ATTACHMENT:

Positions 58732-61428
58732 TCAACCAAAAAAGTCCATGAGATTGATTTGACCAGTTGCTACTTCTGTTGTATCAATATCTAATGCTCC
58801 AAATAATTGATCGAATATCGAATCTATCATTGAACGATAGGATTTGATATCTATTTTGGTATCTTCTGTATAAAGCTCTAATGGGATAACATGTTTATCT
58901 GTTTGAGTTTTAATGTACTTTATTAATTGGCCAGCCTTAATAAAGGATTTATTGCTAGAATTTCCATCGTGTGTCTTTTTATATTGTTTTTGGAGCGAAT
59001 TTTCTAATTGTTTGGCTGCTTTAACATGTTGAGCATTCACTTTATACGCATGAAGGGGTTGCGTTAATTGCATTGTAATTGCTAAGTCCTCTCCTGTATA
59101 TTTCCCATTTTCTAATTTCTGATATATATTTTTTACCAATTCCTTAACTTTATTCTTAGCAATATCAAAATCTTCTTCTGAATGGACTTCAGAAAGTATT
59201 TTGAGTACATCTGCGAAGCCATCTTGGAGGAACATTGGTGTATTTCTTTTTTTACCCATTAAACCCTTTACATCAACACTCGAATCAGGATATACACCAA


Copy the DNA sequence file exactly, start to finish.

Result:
Positions 58732-61428
58732 TCAACCAAAAAAGTCCATGAGATTGATTTGACCAGTTGCTACTTCTGTTGTATCAATATCTAATGCTCC
58801 AAATAATTGATCGAATATCGAATCTATCATTGAACGATAGGATTTGATATCTATTTTGGTATCTTCTGTATAAAGCTCTAATGGGATAACATGTTTATCT
58901 GTTTGAGTTTTAATGTACTTTATTAATTGGCCAGCCTTAATAAAGGATTTATTGCTAGAATTTCCATCGTGTGTCTTTTTATATTGTTTTTGGAGCGAAT
59001 TTTCTAATTGTTTGGCTGCTTTAACATGTTGAGCATTCACTTTATACGCATGAAGGGGTTGCGTTAATTGCATTGTAATTGCTAAGTCCTCTCCTGTATA
59101 TTTCCCATTTTCTAATTTCTGATATATATTTTTTACCAATTCCTTAACTTTATTCTTAGCAATATCAAAATCTTCTTCTGAATGGACTTCAGAAAGTATT
59201 TTGAGTACATCTGCGAAGCCATCTTGGAGGAACATTGGTGTATTTCTTTTTTTACCCATTAAACCCTTTACATCAACACTCGAATCAGGATATACACCAA